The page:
It used to be Iowa on Sea, with a wide range of hotels from a Holiday Inn to a no name motel and food that ran the culinary gamut from burgers to overcooked steaks.

Nuvi Mehta

It seems almost overnight it’s become a gourmet’s delight, with a line-up of great uncrowded eateries in charming venues from the beach to the pier to the quaint, historic downtown. There are restaurants with every conceivable choice from Fusion to Mediterranean, Japanese to Cajun, haute French to Northern Italian, with fabulous wine lists.

Some of them are still pretty undiscovered. But not for long.

Ventura grew up as an oil and citrus town. Slowly refugees from cluttered L.A. found it great as a weekend retreat. Eventually they decided to live there forever.

Not surprising. You can still park outside your favorite restaurant downtown. The traffic is manageable and the small town atmosphere encourages friendly smiling welcomes all round.

Once it was a cultural desert. The natives and visitors had to travel to Santa Barbara or downtown L.A. for theatre, art galleries and music. Today the arts are booming. Why, they even have an annual Jewish Film Festival!

First let me tell you about my favorite arts group: The Ventura Music Festival, now about to unspool its 14th annual May festival which runs from April 30 to May 10.

This year they’re serving up a delicious array of music, with an open air picnic atmosphere (think Hollywood Bowl) on Sunday, May 4, headlined by the incredibly versatile international group Pink Martini.

Shopping on Main St.

This year’s Grammy-winning group, Turtle Island Quartet, will perform on Friday, May 9. Next day the dazzling soprano Nicole Cabell—winner of the BBC’s Singer of the World—performs with the Ventura Music Festival orchestra. A homegrown star, having graduated from Ventura High School, Nicole returns in triumph—as a fully fledged international diva who many compare to Renee Fleming and Maria Callas.

Throughout the year artistic director Nuvi Mehta, of the famed Mehta family, brings the best in the world to Ventura. She also stages a series of popular Crossover Concerts outside of the festival (like Arturo Sandoval last year and Poncho Sanchez in February 2008). Check them out at www.venturamusicfestival.org and come visit.

Besides music we now boast a top-of-the-line professional theater, Rubicon, which has brought major names to Ventura. The New West Symphony concerts are a monthly feature during the fall and winter season. And the visual arts scene has boomed. There are probably more artists per head of population in Ventura than anywhere else in the state. The works of local painters and sculptors can be seen in a growing assortment of galleries from main stream to avant garde mushrooming in the downtown area.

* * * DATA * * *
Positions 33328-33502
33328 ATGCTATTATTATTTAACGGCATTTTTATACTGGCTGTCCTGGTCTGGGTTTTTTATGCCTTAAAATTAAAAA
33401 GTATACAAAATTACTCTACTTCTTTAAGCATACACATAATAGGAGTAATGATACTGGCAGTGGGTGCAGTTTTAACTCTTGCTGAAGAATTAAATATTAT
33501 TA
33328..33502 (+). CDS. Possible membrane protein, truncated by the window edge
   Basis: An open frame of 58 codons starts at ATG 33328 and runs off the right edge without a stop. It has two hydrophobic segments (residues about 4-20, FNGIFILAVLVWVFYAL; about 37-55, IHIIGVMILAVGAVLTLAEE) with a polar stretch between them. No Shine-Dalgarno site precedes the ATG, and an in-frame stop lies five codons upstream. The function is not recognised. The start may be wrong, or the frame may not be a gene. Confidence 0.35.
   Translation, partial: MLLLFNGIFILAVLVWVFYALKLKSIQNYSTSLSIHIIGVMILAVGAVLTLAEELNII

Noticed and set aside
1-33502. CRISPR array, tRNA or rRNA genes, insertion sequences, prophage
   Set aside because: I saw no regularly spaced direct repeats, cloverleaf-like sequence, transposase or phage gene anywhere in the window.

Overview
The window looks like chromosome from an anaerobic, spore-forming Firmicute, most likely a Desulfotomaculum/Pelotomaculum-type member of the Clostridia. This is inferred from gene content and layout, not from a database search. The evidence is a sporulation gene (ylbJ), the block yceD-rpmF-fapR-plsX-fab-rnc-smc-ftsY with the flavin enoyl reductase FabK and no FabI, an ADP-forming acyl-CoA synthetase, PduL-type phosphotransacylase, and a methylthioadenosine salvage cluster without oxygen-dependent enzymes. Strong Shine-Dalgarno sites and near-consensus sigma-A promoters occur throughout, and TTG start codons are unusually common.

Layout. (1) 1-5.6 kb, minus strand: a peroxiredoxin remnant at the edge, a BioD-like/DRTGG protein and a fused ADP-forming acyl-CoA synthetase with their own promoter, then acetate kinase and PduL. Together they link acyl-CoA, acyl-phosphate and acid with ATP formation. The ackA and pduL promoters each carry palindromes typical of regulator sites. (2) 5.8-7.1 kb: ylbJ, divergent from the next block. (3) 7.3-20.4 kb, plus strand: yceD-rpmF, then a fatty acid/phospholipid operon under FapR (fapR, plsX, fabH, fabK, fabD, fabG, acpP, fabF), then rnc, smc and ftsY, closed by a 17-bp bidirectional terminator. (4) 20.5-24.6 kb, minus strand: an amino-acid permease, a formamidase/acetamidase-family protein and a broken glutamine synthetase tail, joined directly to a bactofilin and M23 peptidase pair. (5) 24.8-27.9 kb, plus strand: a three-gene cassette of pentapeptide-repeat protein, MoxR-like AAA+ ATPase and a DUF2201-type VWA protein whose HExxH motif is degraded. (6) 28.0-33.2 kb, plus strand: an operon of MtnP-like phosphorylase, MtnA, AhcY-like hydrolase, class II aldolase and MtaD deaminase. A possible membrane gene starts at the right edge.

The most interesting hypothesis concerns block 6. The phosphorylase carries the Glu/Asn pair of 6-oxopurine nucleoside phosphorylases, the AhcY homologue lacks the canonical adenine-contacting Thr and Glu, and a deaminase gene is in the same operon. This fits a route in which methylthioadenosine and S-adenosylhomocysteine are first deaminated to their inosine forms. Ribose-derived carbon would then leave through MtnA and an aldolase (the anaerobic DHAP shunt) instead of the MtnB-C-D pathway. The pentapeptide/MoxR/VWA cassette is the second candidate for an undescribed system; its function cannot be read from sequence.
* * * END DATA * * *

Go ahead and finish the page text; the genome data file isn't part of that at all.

"Ventura is a unique destination," notes Jim Luttjohann, executive director of Ventura Visitors and Convention Bureau.

"It offers visitors the best of what California used to be and what it promises to be. It’s a real town with no pretense. It still revels in the fact that it is not changing from being what it has always been. We haven’t succumbed to bulldozers and high rises or urban sprawl. We have amazing natural beaches, and the perfect climate in a still unspoiled atmosphere."

Strolling on the pier

Where To Stay
Crowne Plaza
(450 Harbor Blvd.) on the promenade, just steps from the sand and a stroll to the famous surfing destination, Surfer’s Point. Great view rooms with great prices and a top cafe restaurant, C-Street.

Ventura Beach Marriott ( 2055 E. Harbor Boulevard), a short block from the beach.

We like the historical Pierpont Inn and Racquet Club, 550 Sanjon Road, a classic California Craftsman building where good food and killer martinis await you in its Austin’s Restaurant.

Smaller hotels include the Clocktower Inn, 181 E. Santa Clara Street or the Bella Maggiore Inn, 67 S, California.

WhereTo Eat
For superb country French fare there’s 79 Palm and for Italian cuisine there’s Café Fiore on California Street. Brooks Restaurant at Thompson and California attracts the chic crowd. On downtown’s Main Street you can sample French fare at Riviera Bistro, Argentinean goodies at Café Bariloche.

If your taste runs to hearty Irish grub and grog there’s the lively Dargan’s Pub, and for great wines and food the West Side Cellar or Jonathans. There’s Tutti’s Off Main—a classy deli restaurant with take-out. There’s even authentic The Greek at the quaint Ventura Harbor. For the best steak in town stop in at the Aloha Steak House on the promenade steps from the Crowne Plaza Hotel. But be sure to try Eric Ericcson’s Fish Co. on the pier.

One of the locals’ favorites—and that’s only because it’s slightly off the tourist beat—is Café Zack, 1095 East Thompson. The food is fabulous, the service friendly and the wine list intelligent.

Walking to the beach

For lighter and more casual fare try My Florist, 76 S. Oak, where they bake their own bread and cakes on the premises and are open ‘til midnight, a rare thing in this town. The Savory Bakery on Main is great for breakfast and lunch and a good spot from which to watch all of Ventura pass by.

Where To Shop
Stroll downtown where you will find everything you ever wanted and then some. In between checking out the historic 18th century mission and the impressive County Museum of History and Art, 100 East Main Street, browse antique and decorating stores where L.A. designers flock to pick up bargains, furniture, some fabulous original jewelry and trendy clothes for men, women and babies. Don’t worry about driving anywhere because everything is within walking distance.

It’s a town with a woman mayor: Christy Weir who likes to talk about "the new art city." And it’s obvious why.

For further details call Ventura’s Tourist and Convention office at 1-800-483-6214 or visit www.ventura-usa.com.

It will come as no surprise when we note that our longtime columnist Ivor Davis and his writer wife Sally Ogle Davis have lived in Ventura for more than 20 years. He is president of the Ventura Music Festival.